We planted a six-foot redbud tree two years ago. Now it is well established and growing taller while limbs are getting longer all the way down the trunk. We would like to limb it up so that it is more like a tree than a tall shrub. When is the best time of year to do pruning at the trunk?
Removing lower limbs can be done at any time of the year. Just make sure you don’t remove more than one third of the growth of the tree. Make nice clean cuts, and don’t use pruning paint or wound dressing. A clean, smooth cut is what is most important.
When is the best time to trim some limbs off of a maple tree that is about 4 or 5 years old? It needs a good shaping up.
If you know which limbs you want to remove, go ahead and prune now. Often it is easier to see what needs to be done when there are no leaves on the tree. If you are dead-wooding (removing dead limbs) you typically need to wait until they leaf out to know what is dead and what is alive. Make sure you remove the limbs at the branch collar and make a nice clean cut. No pruning paints or wound dressings are needed.
We have a large magnolia tree at each end of the house and they have gotten too large and overhang the house. I had our other trees trimmed in September and the tree guy said not to trim the magnolias at this time. He said February was the right time for them and he could cut the tops off and trim them so they wouldn't be so large. What do you recommend?
Many magnolias were damaged with the recent snow storm, so you may have no choice but to start pruning. Normally, I would recommend waiting until after they bloom before pruning--May is the normal bloom period for a standard southern magnolia. I never recommend topping a tree, since it will cause the internal wood to decay and ruin the natural shape of the tree. If the height is an issue, you might consider replacing the magnolia with another tree. Standard southern magnolias can easily grow 60 feet tall by 30 feet or more wide. One pruning is not going to stop their growth. There are numerous dwarf magnolia varieties on the market that are better suited to a standard home landscape.
In the spring of 2010 I planted four Bradford pear trees. They are growing straight up; they don’t seem to be spreading out like I thought they should. Should I cut the tops out of them? If so, when should I do this?
Topping a tree is a practice that should NEVER be done to a tree you want to keep long-term. When you remove the entire top crown of a tree, you create internal decay in the tree. It will eventually put out more branches and look like a tree, but the damage done internally will last for a lifetime and makes the tree structurally unsound. However, you can remove certain branches and take the top buds off of each branch you leave, without removing the crown, and this will encourage branching. The top bud on each branch has dominance, and left unchecked, will grow straight and taller. Removing the top bud (or even going lower on a branch) will encourage lower buds to grow, which should start to give your tree a fuller top. Pruning done correctly will give you a fuller and healthier tree. Keep in mind that many ornamental pear varieties, particularly Bradford are very susceptible to storm damage, and they often have too many branches which cause them to resemble a lollipop on a stick and they break easily.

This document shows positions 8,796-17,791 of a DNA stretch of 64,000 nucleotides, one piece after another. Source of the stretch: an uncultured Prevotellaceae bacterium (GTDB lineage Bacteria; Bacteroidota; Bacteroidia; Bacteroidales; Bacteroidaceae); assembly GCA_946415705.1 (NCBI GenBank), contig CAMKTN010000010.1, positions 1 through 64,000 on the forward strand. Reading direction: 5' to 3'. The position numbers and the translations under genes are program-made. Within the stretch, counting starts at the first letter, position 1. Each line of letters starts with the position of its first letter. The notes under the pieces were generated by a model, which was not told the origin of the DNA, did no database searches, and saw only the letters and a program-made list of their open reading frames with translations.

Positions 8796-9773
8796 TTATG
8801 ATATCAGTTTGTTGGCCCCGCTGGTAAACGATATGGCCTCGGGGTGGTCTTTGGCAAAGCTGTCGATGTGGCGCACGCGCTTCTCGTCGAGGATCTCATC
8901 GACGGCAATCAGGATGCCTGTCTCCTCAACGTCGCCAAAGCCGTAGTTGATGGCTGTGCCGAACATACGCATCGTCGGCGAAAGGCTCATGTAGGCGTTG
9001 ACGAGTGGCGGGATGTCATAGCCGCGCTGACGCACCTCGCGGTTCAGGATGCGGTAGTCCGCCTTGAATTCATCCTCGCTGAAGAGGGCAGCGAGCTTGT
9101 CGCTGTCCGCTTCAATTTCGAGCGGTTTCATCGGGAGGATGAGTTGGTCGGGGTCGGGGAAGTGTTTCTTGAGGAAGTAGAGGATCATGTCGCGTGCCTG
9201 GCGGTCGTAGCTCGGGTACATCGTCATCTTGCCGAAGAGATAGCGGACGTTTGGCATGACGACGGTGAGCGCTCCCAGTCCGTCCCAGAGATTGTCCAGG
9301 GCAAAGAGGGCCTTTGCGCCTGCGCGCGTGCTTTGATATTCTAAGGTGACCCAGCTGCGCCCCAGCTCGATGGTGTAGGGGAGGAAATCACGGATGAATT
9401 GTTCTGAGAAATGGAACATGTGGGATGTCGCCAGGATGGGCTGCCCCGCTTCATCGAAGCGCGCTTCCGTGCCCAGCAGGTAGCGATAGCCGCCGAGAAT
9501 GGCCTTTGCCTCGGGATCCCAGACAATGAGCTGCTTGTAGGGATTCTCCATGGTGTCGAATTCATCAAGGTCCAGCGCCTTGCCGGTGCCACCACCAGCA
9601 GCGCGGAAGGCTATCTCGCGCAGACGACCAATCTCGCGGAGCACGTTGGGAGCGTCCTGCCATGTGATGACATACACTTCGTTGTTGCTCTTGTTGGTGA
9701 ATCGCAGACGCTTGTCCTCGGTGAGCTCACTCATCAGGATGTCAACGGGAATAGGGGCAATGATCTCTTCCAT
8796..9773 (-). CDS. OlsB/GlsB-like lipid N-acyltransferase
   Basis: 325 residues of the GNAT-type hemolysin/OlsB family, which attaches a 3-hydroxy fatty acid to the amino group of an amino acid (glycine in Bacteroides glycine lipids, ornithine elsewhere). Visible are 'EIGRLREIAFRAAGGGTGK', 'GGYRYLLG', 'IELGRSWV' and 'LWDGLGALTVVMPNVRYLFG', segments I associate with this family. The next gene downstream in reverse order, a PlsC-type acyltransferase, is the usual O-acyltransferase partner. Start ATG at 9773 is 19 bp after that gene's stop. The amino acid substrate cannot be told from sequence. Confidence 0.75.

We have a 7 foot tall Japanese lace-leaf maple by our front door and another by the house. The one by the door I've kept somewhat thinned out and trimmed up so its graceful branches are visible. It's grown nicely and filled out in a pretty irregular branch style that I really enjoy. I thin out some of the tiny branches in the spring. The other maple has a rounded, helmet shape since I have left it alone. Is there a preferred way to let them grow? I have only seen my tree shaped like this and wondered if I am harming it. I would appreciate your thoughts on "do or don't" thin the branches.
For the Japanese maple, there are many different opinions as to how they should be pruned. Many like them thinned out to expose their graceful branching. Others like the more natural shape of the tree, so I think it is your preference. I do not like to see them shaped into an artificial ball shape or topped, but thinning them out or removing wild branches is perfectly acceptable.
Someone told me last week that if you top a sweetgum tree it won't produce gumballs for 4 or 5 years. Is this true? I have a huge sweetgum tree in the backyard that my wife loves for the shade it produces, but I hate the gumballs I have to deal with all year long. I want to cut it down, but if topping it will stunt the gumballs, I'm willing to try that.
Not true, and very, very bad for the tree to be topped. Topping a tree leads to a hollow, unsafe tree so should never be done. Sweetgum balls can be a nuisance, but the fall color and the overall shade make it worthwhile. If you grow hostas, the sweetgum balls make a great mulch to keep slugs away, and if neighborhood cats use your garden as a litter box, sweetgum mulch keeps them away. I am still surprised that some enterprising gardener hasn’t bagged the stuff and sold it for either or both uses. Maybe you have a new cottage industry in your yard.
We live in north Boone County and have experienced two hot dry summers. We have a Japanese Cherry tree which is about 18 years old. This spring we had to remove a large dead limb from the tree which we assumed was caused by last year's hot weather. Now there is another large limb dying. When this limb is removed it will leave the tree badly misshapen. Should we remove this limb and try to prune the tree back in to a better shape or would this add to the stress. We have been trying to make sure it gets enough water but we only have a yard sprinkler and don't really know how long or how often to water. Would appreciate any advice you can give us.